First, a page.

CLEVELAND — The revival of the Rays offense didn’t originated from a threat-laced demand, nor a scream-filled session behind closed doors, or going actually old-fashioned, tables of food being turned over in the clubhouse for result and attention.
Rather it began with an observation by striking coach Chad Mottola. Which resulted in a discussion with supervisor Kevin Cash. That stimulated a deep-data dive by the personnel to offer confirmation. And, eventually, the structure for positive-framed interaction to resolve it with the gamers.
In attempting to find out why the Rays had such a fallow July, Mottola began considering things they had actually done so well over the very first 3 months of the season, when they roared through April at a record rate and sported robust numbers through June, balancing 5.63 runs a video game, striking .265 with an .801 group OPS in assembling a majors-best 57-28 record.
Then in July, they all went cold, balancing 3.62 runs, striking .216 with a .673 OPS, going 8-16.
Mottola began focusing on swing choices, particularly early in counts. Without sharing the specifics of their internal report, he stated the modification from April-June to July was plain.
“Long story short, we were getting too aggressive in certain counts,” Mottola stated. “And it was pretty black and white. So it was an easy message.”
How to provide it was very important. He didn’t summon the gamers for an unique session, nor produce a sophisticated discussion. Instead, at a late-July pre-series advance conference to review the challengers’ pitchers, Mottola informed them what they had actually been doing so well, how they had actually avoided it in going after pitches, and the effect it had.
He brought hard copies that revealed the cumulative distinction, and separately for those who asked. Extra copies were taped to the indoor batting cages as subtle suggestions, and still are, upgraded with the current information for gamers to see and compare.
“It was more count-based, more swing decision-based rather than result-based: ‘This is what we were doing earlier in the year, and this is what we need to get back to, and this is what we’re doing now,’ ” Mottola described.
Words, then action
The difficult part was getting them to change without losing aggressiveness in other counts.
“It’s almost more of a subconscious thought,” he said. “By no means go in there and be passive. That’s the last thing we want to do. But it’s balancing. If (our hitters are) leaving the zone very often, the league adjusts, and we need to adjust to those things back and forth.”
Of additional concern, the struggles — which more than coincided with facing well-armed teams such as the Phillies, Braves and Rangers — were spreading to just about all the hitters (except Yandy Diaz) and impacting their approaches.
“I don’t want to say you’re ever in the at-bat chasing the numbers … but you get a little too excited, trying to create the damage rather than sitting back and letting the pitcher,” Mottola said.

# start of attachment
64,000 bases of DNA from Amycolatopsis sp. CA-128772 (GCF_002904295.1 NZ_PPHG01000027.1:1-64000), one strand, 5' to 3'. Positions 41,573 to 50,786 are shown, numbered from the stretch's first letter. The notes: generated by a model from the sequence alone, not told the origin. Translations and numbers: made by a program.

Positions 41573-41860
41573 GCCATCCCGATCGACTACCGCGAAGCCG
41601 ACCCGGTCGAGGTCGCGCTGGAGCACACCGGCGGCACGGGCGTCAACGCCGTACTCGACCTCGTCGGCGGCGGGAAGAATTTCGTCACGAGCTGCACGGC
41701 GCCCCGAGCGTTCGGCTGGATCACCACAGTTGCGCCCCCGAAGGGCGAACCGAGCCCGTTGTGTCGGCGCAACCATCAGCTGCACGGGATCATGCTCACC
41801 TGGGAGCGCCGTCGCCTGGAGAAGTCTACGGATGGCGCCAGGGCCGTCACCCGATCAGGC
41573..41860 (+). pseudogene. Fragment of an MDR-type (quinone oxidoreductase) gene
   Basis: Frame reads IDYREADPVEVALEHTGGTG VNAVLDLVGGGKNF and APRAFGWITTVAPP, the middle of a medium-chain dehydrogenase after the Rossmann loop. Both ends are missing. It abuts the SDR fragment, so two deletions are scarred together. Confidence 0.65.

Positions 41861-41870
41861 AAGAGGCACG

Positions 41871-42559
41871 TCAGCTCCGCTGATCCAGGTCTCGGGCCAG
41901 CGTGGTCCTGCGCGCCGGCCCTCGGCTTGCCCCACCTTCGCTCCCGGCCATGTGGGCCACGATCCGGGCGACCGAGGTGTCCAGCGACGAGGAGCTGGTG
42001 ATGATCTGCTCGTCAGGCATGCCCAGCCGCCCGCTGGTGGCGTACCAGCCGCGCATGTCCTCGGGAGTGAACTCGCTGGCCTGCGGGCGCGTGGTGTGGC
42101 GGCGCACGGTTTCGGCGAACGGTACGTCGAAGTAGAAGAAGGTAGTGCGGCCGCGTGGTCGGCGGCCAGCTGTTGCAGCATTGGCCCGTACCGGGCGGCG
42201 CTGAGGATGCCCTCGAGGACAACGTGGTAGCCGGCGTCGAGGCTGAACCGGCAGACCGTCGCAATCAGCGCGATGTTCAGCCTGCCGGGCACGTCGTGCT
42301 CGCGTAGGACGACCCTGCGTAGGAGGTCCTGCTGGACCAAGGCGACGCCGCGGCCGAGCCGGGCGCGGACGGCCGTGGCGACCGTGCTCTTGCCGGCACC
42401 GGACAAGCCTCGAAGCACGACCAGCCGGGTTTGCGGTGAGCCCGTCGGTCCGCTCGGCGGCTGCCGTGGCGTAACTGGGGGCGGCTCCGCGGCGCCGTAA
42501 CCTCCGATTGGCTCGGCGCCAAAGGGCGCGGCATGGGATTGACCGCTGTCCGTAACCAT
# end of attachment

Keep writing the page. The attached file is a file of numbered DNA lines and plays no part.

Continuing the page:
“I think that was more of human nature of getting a couple games of not getting those same results individually. And that’s real. When you’re having the performance that everybody’s having — the home runs and the runs scoring — and it goes away for a game or two, you start pressing. And, unfortunately, it stretched about a month long.”
It takes time
In asking the players to be more patient with their swings, the coaches and staff knew they had to do the same in expecting to see improvement.
“There’s information out there saying that we had changed from our first months of maybe expanding (the strike zone) on pitches in different counts, here and there,” Cash said.
“And I think Chad did a good job of kind of sitting the guys down, reminding them. And that doesn’t happen overnight. You can hear it, but it takes a little time for it to come together.
“But I’m happy that it did get through.”
That seemed to be the case, as the Rays in August averaged 6.08 runs a game, hit .281, averaged 1.4 homers and posted an .820 OPS. Plus, they hit a franchise single-month best .338 with runners in scoring position, compared to .197 in July.
Wear and tear
Plus, there was the “it’s baseball” aspect, the traditional knowledge which frequently shows real that the six-month length of the season basically requires there to be down extends, both separately and jointly.
And for much of the Rays players, that was July.
“It’s difficult to state precisely what (it was),” said veteran Brandon Lowe. “I think everyone understands we had a down month. But that’s just kind of what happened.
“With the season that we have and how long it is, and how taxing it is on the body, to say that we’re going to keep up the offensive numbers and production that we had for the first two or three months … just eventually you’re going to slump. You’re going to hit balls hard and you’re going to get out.
“It just so happened to happen to everybody the same time. But I think as we’re seeing, everybody’s kind of come out of it the same time as well. August (was) a good month, we’ve been playing good baseball, and hopefully we can keep it rolling.”
A team effort
Mottola likes what they’re doing and how they’re doing it, with more of a team-oriented, pass-the-baton approach.
“You see guys not pressing in trying to do the job that at-bat,” he said “We’re accepting walks, we’re accepting getting deeper into counts. It’s one of those things that you see the exhale.”
As a result, the vibe, and the collective confidence, from early in the season is starting to come back. “A little bit,” said Jose Siri, via team interpreter Manny Navarro. “It’s starting to feel like that.”
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